So it is about efficient players. It is about who are the important players and it is not about the small players anymore.
As explained previously (3.2.1), business is effective in influencing policy-making due to its structural and agency power. One form of structural power is executed in the form of ideological hegemony (Farnsworth, 2004; 2010; Fuchs, 2005). This occurs when the vested interests of business is seen as the ‘common interest’ of the state and its citizens (Farnsworth, 2004; 2010). Business associations often present their preferences as the best interest of the host country. They effectively advertise their own investment opportunities to host countries as being in the country’s common interest. In an interview with New Delhi TV (NDTV), Ron Somers, President of the US India Business Council (USIBC) was explaining that he would be meeting with various politicians in India to discuss ways in which US business opportunities can be further accomplished. There are two important points illustrated in the upcoming quote: one, international business associations have direct contact with policy makers and they make their preferences explicitly known and two, preferences are often framed as what is best for the country. Somers describes how further opening the FDI ceilings in the insurance sector is in India’s best interest:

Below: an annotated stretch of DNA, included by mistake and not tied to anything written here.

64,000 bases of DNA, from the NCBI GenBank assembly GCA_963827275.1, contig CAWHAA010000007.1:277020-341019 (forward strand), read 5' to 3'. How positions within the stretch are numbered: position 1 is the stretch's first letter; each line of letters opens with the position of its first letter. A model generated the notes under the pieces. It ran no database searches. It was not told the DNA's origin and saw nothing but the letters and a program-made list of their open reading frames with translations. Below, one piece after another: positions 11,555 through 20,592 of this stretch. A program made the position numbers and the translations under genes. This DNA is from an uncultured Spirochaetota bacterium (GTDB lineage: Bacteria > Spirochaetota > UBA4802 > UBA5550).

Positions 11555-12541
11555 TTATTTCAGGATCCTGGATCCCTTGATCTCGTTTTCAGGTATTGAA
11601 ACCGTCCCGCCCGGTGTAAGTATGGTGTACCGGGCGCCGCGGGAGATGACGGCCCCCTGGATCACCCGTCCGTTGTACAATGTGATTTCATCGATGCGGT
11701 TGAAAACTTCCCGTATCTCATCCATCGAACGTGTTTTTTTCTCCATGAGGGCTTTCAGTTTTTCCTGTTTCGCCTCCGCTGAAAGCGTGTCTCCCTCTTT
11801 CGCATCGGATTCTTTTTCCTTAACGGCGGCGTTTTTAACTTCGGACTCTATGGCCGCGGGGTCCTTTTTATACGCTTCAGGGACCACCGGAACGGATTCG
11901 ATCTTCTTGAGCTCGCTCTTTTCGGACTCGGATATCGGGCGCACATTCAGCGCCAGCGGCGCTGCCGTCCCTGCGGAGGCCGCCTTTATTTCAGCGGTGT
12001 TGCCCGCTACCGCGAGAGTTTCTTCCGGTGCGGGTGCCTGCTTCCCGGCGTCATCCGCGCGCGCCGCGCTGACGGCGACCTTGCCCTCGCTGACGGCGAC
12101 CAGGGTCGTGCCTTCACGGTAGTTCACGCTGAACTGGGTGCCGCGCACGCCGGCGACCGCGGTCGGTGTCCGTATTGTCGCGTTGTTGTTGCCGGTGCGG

We really believe strongly that opening the insurance sector is very important, at least from 26% to 49%. So when we meet with oppositional leaders today, we are really going to make that point. We think this is important for the country, it goes back to your first question; this is not about US pressure, this is about what is best for India….I think hearing that from the outside business leadership is useful and it is not just our delegation, it’s other delegations from around the world that comment on a regular basis saying, “Here is what we think needs to be done in order to attract more investment from our respective countries.” In the end we need to grow this GDP beyond 4.6%. We are not going to be able to create the jobs needed in India to keep these young people at work unless we really boom the economy… and that is going to take foreign direct investment (NDTV, 2013).
Here Somers explains that international business associations regularly put forth their preferences to national governments. Clearly, the use of the plural pronoun ‘we’ further cements the idea that US business needs is one in the same as India’s development needs.
This section has discussed the nature of the Indian government and business relationship and explored business influence on policy construction. Undoubtedly both domestic and international business associations have clear access to India’s policy-making. With this in mind, the following section will explore perceptions of the Indian government’s development strategy and the extent to which social welfare is incorporated into its growth and development initiatives. This will serve to provide insight into how the government prioritises business and social welfare needs.